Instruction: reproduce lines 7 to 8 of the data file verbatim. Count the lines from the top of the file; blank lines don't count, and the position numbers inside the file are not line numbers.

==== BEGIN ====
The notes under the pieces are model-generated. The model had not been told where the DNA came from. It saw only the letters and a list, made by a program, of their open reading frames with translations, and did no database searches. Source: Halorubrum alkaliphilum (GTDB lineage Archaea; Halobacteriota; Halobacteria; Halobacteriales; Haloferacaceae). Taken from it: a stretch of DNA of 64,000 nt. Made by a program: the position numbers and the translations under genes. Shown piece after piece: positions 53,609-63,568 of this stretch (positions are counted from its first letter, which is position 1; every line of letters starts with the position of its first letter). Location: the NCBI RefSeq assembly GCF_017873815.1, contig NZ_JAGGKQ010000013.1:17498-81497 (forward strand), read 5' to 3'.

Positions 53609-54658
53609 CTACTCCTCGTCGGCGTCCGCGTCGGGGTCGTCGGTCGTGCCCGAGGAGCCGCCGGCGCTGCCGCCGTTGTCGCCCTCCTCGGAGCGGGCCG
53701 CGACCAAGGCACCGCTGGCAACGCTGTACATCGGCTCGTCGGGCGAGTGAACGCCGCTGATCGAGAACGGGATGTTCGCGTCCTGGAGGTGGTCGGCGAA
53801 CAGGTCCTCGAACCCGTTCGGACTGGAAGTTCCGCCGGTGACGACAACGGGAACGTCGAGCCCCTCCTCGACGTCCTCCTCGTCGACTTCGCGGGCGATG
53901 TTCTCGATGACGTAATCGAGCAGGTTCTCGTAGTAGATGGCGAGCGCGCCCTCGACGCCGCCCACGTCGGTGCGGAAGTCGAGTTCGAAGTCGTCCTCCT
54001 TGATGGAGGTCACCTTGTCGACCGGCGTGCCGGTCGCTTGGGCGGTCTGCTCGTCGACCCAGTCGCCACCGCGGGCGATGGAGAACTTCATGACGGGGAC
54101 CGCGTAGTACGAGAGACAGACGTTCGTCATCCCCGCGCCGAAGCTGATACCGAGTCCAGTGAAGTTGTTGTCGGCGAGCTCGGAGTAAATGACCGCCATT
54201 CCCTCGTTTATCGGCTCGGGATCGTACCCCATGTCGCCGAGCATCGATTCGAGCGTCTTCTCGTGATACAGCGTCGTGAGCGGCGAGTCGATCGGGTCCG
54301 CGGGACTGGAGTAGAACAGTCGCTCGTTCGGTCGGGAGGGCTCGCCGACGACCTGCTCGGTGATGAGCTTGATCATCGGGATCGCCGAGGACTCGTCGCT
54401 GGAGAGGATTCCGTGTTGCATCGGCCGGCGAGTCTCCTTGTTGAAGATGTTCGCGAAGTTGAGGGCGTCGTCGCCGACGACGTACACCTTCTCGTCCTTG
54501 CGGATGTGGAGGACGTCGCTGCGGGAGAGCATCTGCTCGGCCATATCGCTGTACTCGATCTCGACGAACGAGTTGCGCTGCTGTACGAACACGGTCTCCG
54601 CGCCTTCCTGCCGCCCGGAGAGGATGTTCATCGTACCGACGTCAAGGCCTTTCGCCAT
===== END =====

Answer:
54001 TGATGGAGGTCACCTTGTCGACCGGCGTGCCGGTCGCTTGGGCGGTCTGCTCGTCGACCCAGTCGCCACCGCGGGCGATGGAGAACTTCATGACGGGGAC
54101 CGCGTAGTACGAGAGACAGACGTTCGTCATCCCCGCGCCGAAGCTGATACCGAGTCCAGTGAAGTTGTTGTCGGCGAGCTCGGAGTAAATGACCGCCATT